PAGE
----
Blair Levin and Reed Hundt collaborated on an op-ed piece for MercuryNews.com laying out some tax and regulatory policy initiatives that they hope can spur additional investments in networks that deliver not only communications, but can also be used for efficient use of our energy grid.
What caught my specific attention was an observation by Messrs. Levin and Hundt:
“The knowledge platform-the Internet and everything that rides on it – should be expanded so that the United States leads the world in delivering education, health care, public safety, and all government services from the cloud to broadband connected devices.”
I wonder if, in the argument for policies that would spur broadband adoption, we are failing to start the discussion at the very beginning of the adoption process. I wonder if we are forgetting to apply a basic supply and demand model to the discussion.
Broadband adoption begins with the supplier of content. The content producer, whether a retail service, media company, academic institution, etc., constantly seeks techniques and technology that make delivery of content less expensive. This was the case in the 1990s when Vice-President Al Gore was given the task of incorporating the Internet into the federal government’s communications system. This was the model within which Amazon was created.
On the other end of the knowledge commerce conduit is the end user or consumer of the content. Broadband is important on this end not primarily because it puts information in the consumer’s hands (the consumer has been getting information from other sources and mediums in the past), but it justifies or completes the content providers cost model.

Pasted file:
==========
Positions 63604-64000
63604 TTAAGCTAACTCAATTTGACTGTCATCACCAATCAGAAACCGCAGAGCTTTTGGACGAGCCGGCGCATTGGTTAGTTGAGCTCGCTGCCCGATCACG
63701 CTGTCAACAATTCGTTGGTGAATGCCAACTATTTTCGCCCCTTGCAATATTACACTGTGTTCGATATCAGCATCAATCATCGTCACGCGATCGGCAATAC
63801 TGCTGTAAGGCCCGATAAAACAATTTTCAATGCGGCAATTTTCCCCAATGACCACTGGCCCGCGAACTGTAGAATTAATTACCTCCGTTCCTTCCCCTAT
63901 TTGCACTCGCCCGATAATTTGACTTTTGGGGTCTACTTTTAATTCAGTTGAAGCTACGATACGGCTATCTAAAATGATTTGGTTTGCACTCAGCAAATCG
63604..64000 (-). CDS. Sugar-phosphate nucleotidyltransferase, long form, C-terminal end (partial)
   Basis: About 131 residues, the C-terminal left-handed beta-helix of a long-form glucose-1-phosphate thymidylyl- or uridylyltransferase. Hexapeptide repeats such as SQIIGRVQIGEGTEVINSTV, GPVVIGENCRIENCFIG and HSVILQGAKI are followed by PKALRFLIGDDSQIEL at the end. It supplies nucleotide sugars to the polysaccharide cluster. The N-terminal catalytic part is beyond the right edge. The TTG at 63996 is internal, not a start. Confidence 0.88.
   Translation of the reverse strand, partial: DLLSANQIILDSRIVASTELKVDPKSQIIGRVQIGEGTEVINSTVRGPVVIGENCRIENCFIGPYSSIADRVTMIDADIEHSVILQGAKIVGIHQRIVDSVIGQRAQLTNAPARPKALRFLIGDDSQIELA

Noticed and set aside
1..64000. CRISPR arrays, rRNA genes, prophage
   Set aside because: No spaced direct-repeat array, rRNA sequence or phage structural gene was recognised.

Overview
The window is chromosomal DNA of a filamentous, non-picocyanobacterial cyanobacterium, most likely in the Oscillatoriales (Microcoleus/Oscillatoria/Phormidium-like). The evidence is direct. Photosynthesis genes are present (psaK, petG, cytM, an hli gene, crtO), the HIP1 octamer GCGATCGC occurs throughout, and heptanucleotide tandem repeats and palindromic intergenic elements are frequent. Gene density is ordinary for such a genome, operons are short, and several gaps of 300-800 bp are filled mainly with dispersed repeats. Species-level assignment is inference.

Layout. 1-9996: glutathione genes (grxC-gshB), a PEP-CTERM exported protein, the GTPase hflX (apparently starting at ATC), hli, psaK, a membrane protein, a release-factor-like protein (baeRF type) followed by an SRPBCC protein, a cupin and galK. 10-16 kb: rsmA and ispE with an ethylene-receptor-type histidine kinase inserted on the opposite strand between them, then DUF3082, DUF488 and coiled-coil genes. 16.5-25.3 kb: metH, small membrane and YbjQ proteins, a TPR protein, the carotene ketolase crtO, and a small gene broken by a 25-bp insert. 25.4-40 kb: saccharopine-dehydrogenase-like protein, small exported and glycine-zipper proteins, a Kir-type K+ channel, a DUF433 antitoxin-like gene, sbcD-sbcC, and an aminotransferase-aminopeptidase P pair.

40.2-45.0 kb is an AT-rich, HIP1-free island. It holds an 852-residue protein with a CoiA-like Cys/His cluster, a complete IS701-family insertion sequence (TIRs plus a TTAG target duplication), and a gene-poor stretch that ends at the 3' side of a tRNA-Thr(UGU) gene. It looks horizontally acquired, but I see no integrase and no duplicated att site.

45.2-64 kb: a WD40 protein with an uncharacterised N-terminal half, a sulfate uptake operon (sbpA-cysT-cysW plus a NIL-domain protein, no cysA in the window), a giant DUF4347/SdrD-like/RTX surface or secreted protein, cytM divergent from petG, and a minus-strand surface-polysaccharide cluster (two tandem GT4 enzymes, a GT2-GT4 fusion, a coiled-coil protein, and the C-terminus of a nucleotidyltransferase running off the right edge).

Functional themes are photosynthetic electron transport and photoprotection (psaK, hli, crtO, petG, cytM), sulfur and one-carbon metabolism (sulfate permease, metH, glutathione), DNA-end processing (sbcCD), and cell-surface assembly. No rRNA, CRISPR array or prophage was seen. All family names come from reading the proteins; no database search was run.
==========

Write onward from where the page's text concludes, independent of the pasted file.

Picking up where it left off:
In the middle is the carrier, the value of whose network increases with the addition of more end users, yes, but more importantly with the addition of more content providers. Consumers have to have a reason to join the network, and the value of joining is directly related to the type, amount, and quality of information circulating on the Internet.
The Federal Communications Commission’s adoption policy has been focusing on subsidizing the build-out of networks via universal service funds, expecting not only to provide a mechanism for getting broadband into underserved, unserved, or high-cost rural areas, but indirectly reducing the costs of subscribing to broadband access services. While this approach may have contributed to increased subscriber penetration for plain old telephone service, broadband is a different beast.
The best policy for broadband would be a free market, non-interventionist approach allowing all three major market participants to enter agreements for the creation, delivery, and consumption of knowledge and information passing over the net. If politics forces government intervention to create a market (an unfortunate scenario), then government should act merely as a clearinghouse for exchanging information on the pros and cons of broadband adoption, both by content providers and content consumers.
This is where the emphasis of policy should be placed. Any other intervention, including a universal service mechanism of any kind would only distort market signals and lead to inefficient pricing, the type of pricing that would not fully account for the demand for broadband in the first place.